1. Robert Vaden: In one of the most stunning single half performances of the year (second only to Tyrese Rice’s 34 point half vs. UNC), Vaden put up 28 points in the second half for the Blazers in their non-conference victory against Kentucky. Vaden took the C-USA by storm last year by increasing his PPG to 21.1, up almost 8 points from his 13.5 PPG the year before. One thing that really stands out about Vaden is that he isn’t afraid to shoot the ball. He had 10 or more field goal attempts in every game he played in except for one last season, in which he shot eight. He shoots 40 percent from beyond the arc, which is good, but what I’d like to see him improve on his his overall field goal percentage. He shot 40.8% from the field last year, meaning he wasn’t much more effective inside the arc than he was from outside. If he improves his slashing ability, he could very likely be C-USA’s leading scorer next season, as well as a nationally known star.

2. Sam Young: Last year, Young took on a much bigger roll for Jamie Dixon and the Panthers and performed very well throughout the season. He won Big East’s Most Improved Player, and returns to lead Pitt in what looks to be a very promising season. Young averaged 18.1 PPG last season, 11 more PPG than the previous season, and his only single digit scoring game came against Georgetown when he scored nine points. Young is a very smart, hard working player that has great fundamentals. Also, he can post up or drive and shoot, making him very tough to guard. Since he doesn’t possess blazing speed, he uses his high basketball IQ, strength, and his plethora of tools to beat his opponents.

3. Chase Budinger: Budinger has tested the NBA waters after each season of his college basketball career, but has decided to come back to Arizona each time. To me, this is the right decision because Budinger has some things to work on in his offensive game. His combination of height and athleticism makes him a dangerous wing player, but he’s a streaky shooter and needs to work on his dribble penetration ability. He’ll get plenty of chances to showcase his ability next season as the Wildcats’ main offensive threat. If he becomes a more consistent shooter and a better penetrator, Budinger can be a late lottery to early second round pick next year.

4. Tyler Smith: After garnering First Team All-SEC and Honorable Mention All American, Smith returns to the Vols as a leader for the 08-09 season. Last season, Smith led the Vols in rebounding (6.7 RPG), assists (3.4 APG) and in field goal percentage (53.6% from the field) and was third on the team in scoring with 13.6 ppg. He will see a much bigger offensive role for Bruce Pearl with the departure of leading scorer Chris Lofton. Look for Smith to continue filling up the stat sheet, to keep his high field goal percentage and to keep up his great defense next season.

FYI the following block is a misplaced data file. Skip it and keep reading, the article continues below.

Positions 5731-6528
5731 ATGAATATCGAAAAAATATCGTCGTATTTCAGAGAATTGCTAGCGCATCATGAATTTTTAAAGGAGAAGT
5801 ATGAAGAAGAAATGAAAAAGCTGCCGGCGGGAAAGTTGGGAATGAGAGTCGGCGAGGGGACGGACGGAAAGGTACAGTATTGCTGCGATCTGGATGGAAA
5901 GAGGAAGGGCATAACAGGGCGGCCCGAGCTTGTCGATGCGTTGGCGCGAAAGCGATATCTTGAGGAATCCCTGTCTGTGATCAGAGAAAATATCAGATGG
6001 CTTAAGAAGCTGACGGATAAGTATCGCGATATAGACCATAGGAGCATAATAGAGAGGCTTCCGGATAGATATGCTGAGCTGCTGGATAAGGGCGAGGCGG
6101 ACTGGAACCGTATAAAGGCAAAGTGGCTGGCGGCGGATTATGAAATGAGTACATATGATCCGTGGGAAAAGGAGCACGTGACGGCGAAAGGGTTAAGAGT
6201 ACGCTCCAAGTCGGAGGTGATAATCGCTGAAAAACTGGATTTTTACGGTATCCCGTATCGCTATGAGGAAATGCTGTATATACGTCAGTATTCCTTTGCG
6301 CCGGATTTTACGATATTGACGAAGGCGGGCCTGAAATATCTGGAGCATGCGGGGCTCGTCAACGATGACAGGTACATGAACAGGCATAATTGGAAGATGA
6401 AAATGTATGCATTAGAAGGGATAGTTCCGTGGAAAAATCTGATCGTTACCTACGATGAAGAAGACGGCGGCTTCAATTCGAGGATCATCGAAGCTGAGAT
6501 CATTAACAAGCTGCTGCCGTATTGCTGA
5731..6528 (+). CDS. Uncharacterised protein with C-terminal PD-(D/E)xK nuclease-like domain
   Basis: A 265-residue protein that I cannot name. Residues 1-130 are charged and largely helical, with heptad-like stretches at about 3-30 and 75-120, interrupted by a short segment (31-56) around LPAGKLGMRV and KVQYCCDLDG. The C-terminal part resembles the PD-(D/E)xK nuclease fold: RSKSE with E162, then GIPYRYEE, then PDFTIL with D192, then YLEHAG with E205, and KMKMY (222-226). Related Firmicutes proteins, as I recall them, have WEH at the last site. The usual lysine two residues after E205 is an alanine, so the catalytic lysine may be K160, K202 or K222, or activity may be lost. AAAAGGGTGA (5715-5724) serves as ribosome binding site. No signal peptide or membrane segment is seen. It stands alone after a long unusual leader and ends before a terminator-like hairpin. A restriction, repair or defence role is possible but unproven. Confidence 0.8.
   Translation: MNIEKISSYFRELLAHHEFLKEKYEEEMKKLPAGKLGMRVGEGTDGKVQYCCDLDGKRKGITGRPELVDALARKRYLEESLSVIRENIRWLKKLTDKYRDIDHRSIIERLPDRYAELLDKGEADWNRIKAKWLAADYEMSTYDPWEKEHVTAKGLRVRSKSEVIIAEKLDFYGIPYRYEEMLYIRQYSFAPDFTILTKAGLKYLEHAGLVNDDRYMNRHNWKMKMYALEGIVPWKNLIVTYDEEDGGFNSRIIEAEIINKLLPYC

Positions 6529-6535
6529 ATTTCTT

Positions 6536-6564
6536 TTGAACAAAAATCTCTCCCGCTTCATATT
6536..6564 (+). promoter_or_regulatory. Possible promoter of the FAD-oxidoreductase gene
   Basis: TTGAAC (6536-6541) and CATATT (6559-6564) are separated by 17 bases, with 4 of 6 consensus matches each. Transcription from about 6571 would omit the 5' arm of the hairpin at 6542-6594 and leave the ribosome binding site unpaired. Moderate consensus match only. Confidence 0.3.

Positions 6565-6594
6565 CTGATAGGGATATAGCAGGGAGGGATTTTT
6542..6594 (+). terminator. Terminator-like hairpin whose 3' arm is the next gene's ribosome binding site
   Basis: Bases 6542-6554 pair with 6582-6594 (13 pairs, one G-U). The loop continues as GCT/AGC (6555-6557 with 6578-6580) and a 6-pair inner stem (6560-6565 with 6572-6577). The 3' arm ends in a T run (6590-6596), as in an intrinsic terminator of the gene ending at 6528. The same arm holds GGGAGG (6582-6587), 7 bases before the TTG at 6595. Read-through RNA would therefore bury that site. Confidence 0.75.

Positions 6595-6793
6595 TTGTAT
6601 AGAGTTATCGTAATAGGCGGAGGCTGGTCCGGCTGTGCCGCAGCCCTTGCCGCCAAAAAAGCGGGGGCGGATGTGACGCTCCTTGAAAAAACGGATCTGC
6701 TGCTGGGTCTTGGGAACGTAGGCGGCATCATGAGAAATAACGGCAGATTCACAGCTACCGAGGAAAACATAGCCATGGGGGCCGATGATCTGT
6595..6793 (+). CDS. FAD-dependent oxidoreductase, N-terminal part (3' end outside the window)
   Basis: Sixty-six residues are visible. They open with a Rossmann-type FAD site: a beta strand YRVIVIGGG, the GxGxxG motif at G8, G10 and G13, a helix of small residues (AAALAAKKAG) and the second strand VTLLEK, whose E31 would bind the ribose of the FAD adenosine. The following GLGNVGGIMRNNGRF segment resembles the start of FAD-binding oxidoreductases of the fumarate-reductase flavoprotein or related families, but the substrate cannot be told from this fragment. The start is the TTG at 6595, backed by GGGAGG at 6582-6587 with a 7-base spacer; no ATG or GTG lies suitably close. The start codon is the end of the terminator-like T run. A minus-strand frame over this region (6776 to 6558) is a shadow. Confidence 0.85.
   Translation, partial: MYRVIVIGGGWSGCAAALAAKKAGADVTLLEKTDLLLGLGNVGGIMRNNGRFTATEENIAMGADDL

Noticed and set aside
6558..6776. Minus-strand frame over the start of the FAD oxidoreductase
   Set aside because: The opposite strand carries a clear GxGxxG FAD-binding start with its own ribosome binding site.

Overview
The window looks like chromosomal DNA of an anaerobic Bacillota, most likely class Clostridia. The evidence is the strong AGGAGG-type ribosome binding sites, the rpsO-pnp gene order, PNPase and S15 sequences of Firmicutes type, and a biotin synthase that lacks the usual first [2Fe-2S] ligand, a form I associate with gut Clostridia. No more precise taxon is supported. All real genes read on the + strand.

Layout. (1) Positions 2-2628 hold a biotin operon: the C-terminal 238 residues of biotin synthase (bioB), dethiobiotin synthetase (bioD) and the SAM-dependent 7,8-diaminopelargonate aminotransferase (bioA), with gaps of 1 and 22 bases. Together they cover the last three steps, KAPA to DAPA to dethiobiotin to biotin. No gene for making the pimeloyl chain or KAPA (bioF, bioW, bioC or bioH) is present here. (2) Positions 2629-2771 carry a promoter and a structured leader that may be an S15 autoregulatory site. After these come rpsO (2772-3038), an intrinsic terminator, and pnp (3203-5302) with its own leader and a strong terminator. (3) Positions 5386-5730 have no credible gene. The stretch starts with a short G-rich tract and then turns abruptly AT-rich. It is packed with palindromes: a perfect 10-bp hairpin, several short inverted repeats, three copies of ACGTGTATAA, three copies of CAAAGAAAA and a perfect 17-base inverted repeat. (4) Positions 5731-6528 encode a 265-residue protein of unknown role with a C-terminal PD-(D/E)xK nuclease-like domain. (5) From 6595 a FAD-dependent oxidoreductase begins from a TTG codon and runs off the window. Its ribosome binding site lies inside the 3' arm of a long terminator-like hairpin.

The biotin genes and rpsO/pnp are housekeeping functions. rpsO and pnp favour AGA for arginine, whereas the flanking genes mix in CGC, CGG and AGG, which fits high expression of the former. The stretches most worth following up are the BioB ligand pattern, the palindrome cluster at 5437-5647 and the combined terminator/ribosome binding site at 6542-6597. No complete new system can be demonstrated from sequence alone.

5. Al-Farouq Aminu: Dino Gaudio landed one of the most versatile freshman of the 2008 class in Aminu. At 6’8″, he has great size for a small forward and he possesses the ability to effectively face up on the perimeter. He has a good shot, can penetrate pretty well, and could potentially post up his smaller opposition at the small forward. If he develops his inside and mid-range games, he will be able to score in a number of ways for the Demon Deacons.

6. Nick Calathes: Calathes was forced into a leadership role for Billy Donovan’s baby Gators last season because there was next to no experience around him. He can do everything on the floor: he averaged 15.3 ppg, 6.1 assists/game and 5.2 rebounds/game last year as a freshman but he’s a bit inconsistent. He’ll have to improve on his scoring ability as well as his consistency if he and the Gators are to be successful. I think Calathes will step up to the challenge as the leader of the Gators.

7. Devin Ebanks: Ebanks joins a free-flowing Mountaineer offense in which he should flourish. He has a great ability to create offense on his own, meaning he has a pretty good perimeter shot, has good penetration skills and can score around the rim. His size at 6’8″ will help see the rim over his opponents and his length makes him deceptive when he drives the basketball. Huggins brought in a freshman with plenty of raw talent and scoring ability, and I think Ebanks will turn into a great scorer in the Big East.

8. K.C. Rivers: Rivers does a lot of different things for Oliver Purnell. He plays the wing, as well as some guard, and can score, rebound and is one of the best defenders in the ACC. He averaged 14.7 ppg last year, 6.8 rebounds/game, which is very impressive for a 6’6″ wing, and 1.9 steals/game. Rivers is a good 3-point shooter at 40.2% from the beyond the arc, and plays bigger than his size might indicate. Rivers will be the leader for the Tigers next season and will be the source of a lot of their offense, whether it be from beyond the arc or in the paint.

9. Austin Daye: As a huge recruit, everybody expected Daye to come into Spokane and perform right away for the Zags. The 6’10” freshman only averaged 18.5 minutes/game last year, in which he scored 10.5 PPG and grabbed 4.7 rebounds/game. This year, Daye may see almost double the minutes he did last season, meaning theoretically, he should double his statistics. He was a raw talent as a freshman, but after an off-season with Mark Few and company, I think Daye will vastly improve his game and see more time on the court during the season.

10. Earl Clark: Clark is a very athletic forward for Rick Pitino and has a very strong game in the paint. He averaged 11.1 PPG and 8.1 rebounds/game in 28.5 minutes/game. He is a great player off the dribble and uses his strength to finish round the rim. If Clark can add a mid-range and perimeter game, he is a lock for an NBA lottery pick because of his athleticism. He can defend well and can block shots (1.7 blk/game), but turns the ball over too much. Clark will see more time next season as an upperclassman and I think will attract a lot of NBA scouts with his scoring ability.

Also Considered: Wes Matthews, Josh Shipp, Terrence Williams, Danny Green, Delvon Roe, Robbie Hummel.